18% of 18-25 year-olds seek help for psychological distress (e.g., depressive/anxiety symptoms, failing to cope with everyday stressors and interpersonal relationships). Yet unfortunately, there are few or no previous psychiatric history, and no biological, measures to predict future functional outcome and guide treatment choice for these vulnerable individuals. Two dimensions of behaviors and experiences that are common in these individuals, with potentially deleterious consequences for psychosocial function, are: impulsive sensation seeking, the tendency and willingness to seek, and take risks for, novel and intense sensations and experiences;and anhedonia, the inability to experience pleasure. The Research Domain Criteria is a dimensional approach to psychiatric illness that includes neural circuitry and self-report (SR) measures of behaviors related to dimensional constructs in core domains that are agnostic to DSM diagnoses. We have identified in non-help seeking (unaffected) and help-seeking (affected) adults significant relationships among neuroimaging measures of reward neural circuitry function and SR measures of the above two behaviors, that are in turn related to two positive valence systems domain constructs: reward expectancy and sustained responsiveness to reward attainment. We will recruit 150 affected 18-25 year-olds seeking help for psychological distress, irrespective of DSM diagnosis (>1 visit to student counseling/ emergency room psychiatrist/ Pittsburgh Youth and Family Training Institute (YFTI);referred to primary care/psychiatric services, continuing counseling/YFTI;unmedicated or SRI antidepressant/stimulants <2 weeks);and 125 age-, gender-, ethnicity-, SES- and IQ-matched unaffected individuals. We hypothesize: 1. Reward expectancy: greater reward circuitry activity and functional connectivity (FC) (in ventral striatum (VS), lateral orbitofrontal cortex) to monetay reward expectancy will be associated with higher scores on standardized measures of impulsive sensation seeking. Sustained responsiveness to reward attainment: greater medial prefrontal cortical activity and medial prefrontal cortical-VS FC to happy faces/monetary reward receipt will be associated with higher scores on standardized measures of anhedonia. Neuroimaging-SR relationships may differ between affected and unaffected individuals. 2. We will identify underlying factors among these neuroimaging and SR measures in all individuals, and separately in affected and unaffected individuals. 3. In affected individuals, the magnitude of many of these measures and factor scores will be significant predictors of poor outcome: no. days'hospitalization/intensive outpatient care;worsening psychological distress, affective/anxiety/ADHD symptoms, psychosocial function, quality of life;developing suicide ideation/attempt, psychosis, substance abuse/dependence. The proposed study aims to identify measures reflecting dimensions of pathophysiology in 18-25 year-olds seeking help for psychological distress, to ultimately provide neurobiological targets to guide personalized treatment, and optimize functional outcome for these vulnerable young people.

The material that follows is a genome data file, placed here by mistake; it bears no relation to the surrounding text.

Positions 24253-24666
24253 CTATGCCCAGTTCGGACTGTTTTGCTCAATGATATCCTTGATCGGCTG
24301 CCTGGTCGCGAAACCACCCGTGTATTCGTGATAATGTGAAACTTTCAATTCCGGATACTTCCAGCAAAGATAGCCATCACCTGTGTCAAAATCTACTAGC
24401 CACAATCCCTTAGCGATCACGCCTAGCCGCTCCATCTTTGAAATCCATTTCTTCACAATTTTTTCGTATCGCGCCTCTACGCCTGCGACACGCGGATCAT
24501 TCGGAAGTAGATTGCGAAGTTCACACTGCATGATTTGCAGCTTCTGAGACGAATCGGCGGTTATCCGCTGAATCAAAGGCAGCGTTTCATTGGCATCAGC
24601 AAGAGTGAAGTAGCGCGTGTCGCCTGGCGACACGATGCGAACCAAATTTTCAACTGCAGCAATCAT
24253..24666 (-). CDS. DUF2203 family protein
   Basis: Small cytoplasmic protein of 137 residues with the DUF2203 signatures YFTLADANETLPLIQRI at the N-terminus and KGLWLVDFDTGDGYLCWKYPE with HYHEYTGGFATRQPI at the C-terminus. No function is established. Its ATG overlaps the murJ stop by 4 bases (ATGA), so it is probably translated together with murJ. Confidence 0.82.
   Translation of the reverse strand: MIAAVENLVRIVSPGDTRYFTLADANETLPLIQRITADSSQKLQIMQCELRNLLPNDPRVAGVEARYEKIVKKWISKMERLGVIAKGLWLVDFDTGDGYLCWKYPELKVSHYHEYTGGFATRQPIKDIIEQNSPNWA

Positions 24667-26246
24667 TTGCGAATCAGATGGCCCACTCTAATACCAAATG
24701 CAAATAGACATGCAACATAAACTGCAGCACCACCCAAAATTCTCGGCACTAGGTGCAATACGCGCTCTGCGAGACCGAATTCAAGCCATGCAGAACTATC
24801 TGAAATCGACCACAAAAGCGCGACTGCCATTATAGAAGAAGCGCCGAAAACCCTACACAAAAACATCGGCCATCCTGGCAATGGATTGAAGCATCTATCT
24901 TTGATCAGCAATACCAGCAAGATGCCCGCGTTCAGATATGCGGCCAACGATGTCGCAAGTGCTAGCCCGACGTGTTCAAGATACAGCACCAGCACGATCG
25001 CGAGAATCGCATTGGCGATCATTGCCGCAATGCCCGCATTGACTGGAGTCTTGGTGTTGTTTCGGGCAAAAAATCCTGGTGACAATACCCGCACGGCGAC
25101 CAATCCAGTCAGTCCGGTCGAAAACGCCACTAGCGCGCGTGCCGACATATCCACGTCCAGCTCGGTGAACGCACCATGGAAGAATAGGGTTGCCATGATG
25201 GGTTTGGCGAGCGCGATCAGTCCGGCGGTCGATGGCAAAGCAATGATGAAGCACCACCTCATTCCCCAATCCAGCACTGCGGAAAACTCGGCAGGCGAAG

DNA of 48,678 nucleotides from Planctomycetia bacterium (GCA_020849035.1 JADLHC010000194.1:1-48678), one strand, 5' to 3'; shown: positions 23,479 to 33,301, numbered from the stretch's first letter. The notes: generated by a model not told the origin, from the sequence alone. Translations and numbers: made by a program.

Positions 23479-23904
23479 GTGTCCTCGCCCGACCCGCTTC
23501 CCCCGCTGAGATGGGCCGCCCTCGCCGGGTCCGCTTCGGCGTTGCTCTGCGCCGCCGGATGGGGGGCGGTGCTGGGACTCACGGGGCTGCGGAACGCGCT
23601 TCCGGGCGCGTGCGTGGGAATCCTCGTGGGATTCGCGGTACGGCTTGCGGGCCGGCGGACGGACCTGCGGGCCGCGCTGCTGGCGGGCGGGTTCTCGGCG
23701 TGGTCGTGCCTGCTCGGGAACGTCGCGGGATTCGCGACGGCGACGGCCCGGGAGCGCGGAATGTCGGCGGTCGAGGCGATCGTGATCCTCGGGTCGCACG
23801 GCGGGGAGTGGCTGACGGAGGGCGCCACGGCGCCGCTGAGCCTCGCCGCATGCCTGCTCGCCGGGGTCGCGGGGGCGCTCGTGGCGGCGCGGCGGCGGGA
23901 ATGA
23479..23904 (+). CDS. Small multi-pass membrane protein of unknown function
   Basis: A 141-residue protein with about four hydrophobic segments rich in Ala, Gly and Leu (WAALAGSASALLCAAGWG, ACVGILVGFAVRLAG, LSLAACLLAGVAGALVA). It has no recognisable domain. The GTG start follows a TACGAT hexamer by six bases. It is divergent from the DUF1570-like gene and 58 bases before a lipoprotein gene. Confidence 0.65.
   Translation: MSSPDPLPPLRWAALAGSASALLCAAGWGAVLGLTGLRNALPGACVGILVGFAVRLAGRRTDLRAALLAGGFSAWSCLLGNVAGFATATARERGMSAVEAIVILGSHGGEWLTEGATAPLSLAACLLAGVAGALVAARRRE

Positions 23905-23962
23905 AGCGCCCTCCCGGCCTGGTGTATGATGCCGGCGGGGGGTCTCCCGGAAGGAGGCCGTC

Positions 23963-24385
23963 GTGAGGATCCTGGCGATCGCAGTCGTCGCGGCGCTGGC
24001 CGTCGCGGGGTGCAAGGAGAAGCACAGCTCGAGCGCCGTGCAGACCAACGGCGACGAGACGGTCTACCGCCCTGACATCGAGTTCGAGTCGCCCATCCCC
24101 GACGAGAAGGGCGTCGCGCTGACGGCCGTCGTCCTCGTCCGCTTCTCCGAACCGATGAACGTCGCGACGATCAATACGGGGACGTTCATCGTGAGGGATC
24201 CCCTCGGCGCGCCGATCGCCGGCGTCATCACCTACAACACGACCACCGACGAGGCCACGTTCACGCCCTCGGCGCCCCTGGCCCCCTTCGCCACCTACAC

Public Health Relevance

Almost one-fifth of all of 18-25 year-olds seek help from mental health professionals for some type of psychological problem (e.g., depressive and anxiety symptoms, failing to cope with everyday stressors and interpersonal relationships), but unfortunately, there are few previous psychiatric history, and no biological, measures that can accurately identify which of these vulnerable young people will go on to develop serious mental health problems. Impulsive sensation seeking (wanting to take risks for new experiences) and anhedonia (being unable to enjoy previously pleasurable things) are two common dimensions of behaviors and experiences that often lead to the problems experienced by young, help-seeking people, and are each associated with functional abnormalities in brain reward circuitry. We propose to identify key relationships among these problem behaviors and measures of brain reward circuitry function in help-seeking and non help-seeking 18-25 year-olds, to help us identify biological measures that can predict future outcome, and ultimately pave the way for the development of better treatments for vulnerable young people with mental health problems.

National Institute of Health (NIH)
National Institute of Mental Health (NIMH)
Research Project (R01)
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Neural Basis of Psychopathology, Addictions and Sleep Disorders Study Section (NPAS)
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Kozak, Michael J
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University of Pittsburgh
Schools of Medicine
United States
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